Why oil price may fall more but unlikely to stay low for long
International crude oil prices could drop further but will unlikely stay below US$30 for long as many oil and gas projects are making losses, resulting in production cutbacks that will ease oversupply.
“Despite the oil market’s latest pullback, we continue to expect that the global oil market will regain an improved balance during this year’s second half, which should fuel a price recovery,” analysts at Canadian brokerage RBC Capital Markets said in a note. “The latest oil price convulsion will place even greater pressure on producers to hunker down from a capital spending standpoint, which should serve to rein in [production].”
According to commodities sector consultancy Wood Mackenzie, in last year’s first half alone, some 22 major oil and gas projects – involving seven billion barrels of oil equivalent (boe) of proven extractable reserves – have been deferred due to low oil prices.
This is in addition to 46 projects with 20 billion boe that have been put on hold previously. Together, the 68 delayed projects means US$380 billion of total project expenditure has been stalled and put under review. Of that, US$170 billion were budgeted to be spent between this year and 2020.
The Brent benchmark crude oil price dropped 2 per cent in US trading on Monday and briefly fell below US$30 a barrel for the first time since 2004.
Analysts believe a significant rebound is unlikely in the short term and more downside is possible, given Iran – the world’s seventh largest producer in 2014 – is expected to ramp up production after the likely lifting of economic sanctions by the United Nations early this year.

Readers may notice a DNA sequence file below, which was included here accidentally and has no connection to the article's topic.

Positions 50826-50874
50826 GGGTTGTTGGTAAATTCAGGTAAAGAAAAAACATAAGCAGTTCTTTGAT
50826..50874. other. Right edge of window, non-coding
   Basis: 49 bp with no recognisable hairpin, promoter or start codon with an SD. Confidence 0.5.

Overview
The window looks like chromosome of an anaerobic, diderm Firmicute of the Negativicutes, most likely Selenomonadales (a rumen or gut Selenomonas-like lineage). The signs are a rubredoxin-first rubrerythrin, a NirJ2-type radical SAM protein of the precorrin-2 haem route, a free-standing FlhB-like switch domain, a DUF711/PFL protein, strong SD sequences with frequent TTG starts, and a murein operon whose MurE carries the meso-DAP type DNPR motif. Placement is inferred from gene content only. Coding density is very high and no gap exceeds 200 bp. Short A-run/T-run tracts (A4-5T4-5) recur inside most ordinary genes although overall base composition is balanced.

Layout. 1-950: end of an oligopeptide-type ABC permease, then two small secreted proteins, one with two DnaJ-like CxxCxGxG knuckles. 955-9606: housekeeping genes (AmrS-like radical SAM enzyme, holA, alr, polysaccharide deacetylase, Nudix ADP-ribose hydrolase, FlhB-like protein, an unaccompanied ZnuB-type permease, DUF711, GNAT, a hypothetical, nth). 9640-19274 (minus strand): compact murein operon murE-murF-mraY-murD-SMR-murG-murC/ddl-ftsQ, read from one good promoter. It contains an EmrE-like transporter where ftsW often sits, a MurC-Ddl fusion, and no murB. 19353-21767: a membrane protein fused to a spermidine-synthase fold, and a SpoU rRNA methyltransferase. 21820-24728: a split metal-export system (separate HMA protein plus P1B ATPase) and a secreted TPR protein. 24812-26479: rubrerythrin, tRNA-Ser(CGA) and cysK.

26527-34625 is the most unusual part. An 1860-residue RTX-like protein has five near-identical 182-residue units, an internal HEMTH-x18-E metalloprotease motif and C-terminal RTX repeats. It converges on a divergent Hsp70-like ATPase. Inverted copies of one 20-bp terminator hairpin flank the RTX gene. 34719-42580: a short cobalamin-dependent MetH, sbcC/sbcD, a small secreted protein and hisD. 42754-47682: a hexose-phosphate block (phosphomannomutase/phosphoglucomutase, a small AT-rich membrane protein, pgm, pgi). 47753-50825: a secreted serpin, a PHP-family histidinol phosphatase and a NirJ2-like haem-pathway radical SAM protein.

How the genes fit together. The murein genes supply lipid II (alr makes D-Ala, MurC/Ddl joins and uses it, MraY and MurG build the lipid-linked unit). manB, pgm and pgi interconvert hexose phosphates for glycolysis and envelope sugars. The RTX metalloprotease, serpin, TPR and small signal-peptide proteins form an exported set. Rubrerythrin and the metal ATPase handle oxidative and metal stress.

“While we still believe there could be a recovery in oil prices in this year’s second half as markets rebalance, much will depend on data points over the next few months,” wrote American brokerage Sanford Bernstein senior analyst Neil Beveridge in a report. “With Iran set to increase exports over the coming months as sanctions are lifted, there is certainly no reason to believe that crude can bounce back in the short term.”
In particular, he said, China’s oil consumption and import growth figures will be closely watched as it is the world’s largest oil importer whose import volume surged 8.8 per cent as it took advantage of low prices to fill its strategic oil reserve facilities.
China’s crude oil demand was estimated by RBC to have grown around 5.8 per cent last year.
Beveridge pointed out that nations in the world’s largest oil cartel will see their already stretched public finances strained further and will be under pressure to cut back on production after shale oil production in the US – the biggest global oil output growth driver in recent years – falls further.
“At current oil prices, no OPEC (Organisation of the Petroleum Exporting Countries) country in the Middle East will come close to balancing their budget this year,” he said, adding the oil cartel’s member nations require oil to fetch US$52 to US$98 a barrel to balance their government budgets.
In particular, Saudi Arabia, the world’s second largest oil producer after the United States, needs an average oil price of US$98 to break even on its budget this year.
If oil price averages US$37 a barrel this year, the kingdom’s budget deficit is estimated to reach US$149 billion, or 23 per cent of its gross domestic product, rising to 26 per cent if oil averages US$30 this year, Beveridge said.
At current oil prices in the futures market, the kingdom will fall into a net debt position by 2018 and will be forced to either slash its government spending, devalue its currency or sell state assets.
Among the 68 projects delayed due to low oil price, those that are newly developed oil and gas fields require oil price to be at least US$68 a barrel to break even, according to Wood Mackenzie.
Over half of them are deep water projects, as companies have been forced to rework their project plans to lower costs so that they will have a greater chance of being profitable.
“Tumbling prices and reduced budgets have forced companies to review and delay final investment decisions on planned projects, to reconsider the most cost-effective patch to commerciality and free up capital just to survive at low prices,” said the consultancy’s principal analyst Angus Rodger.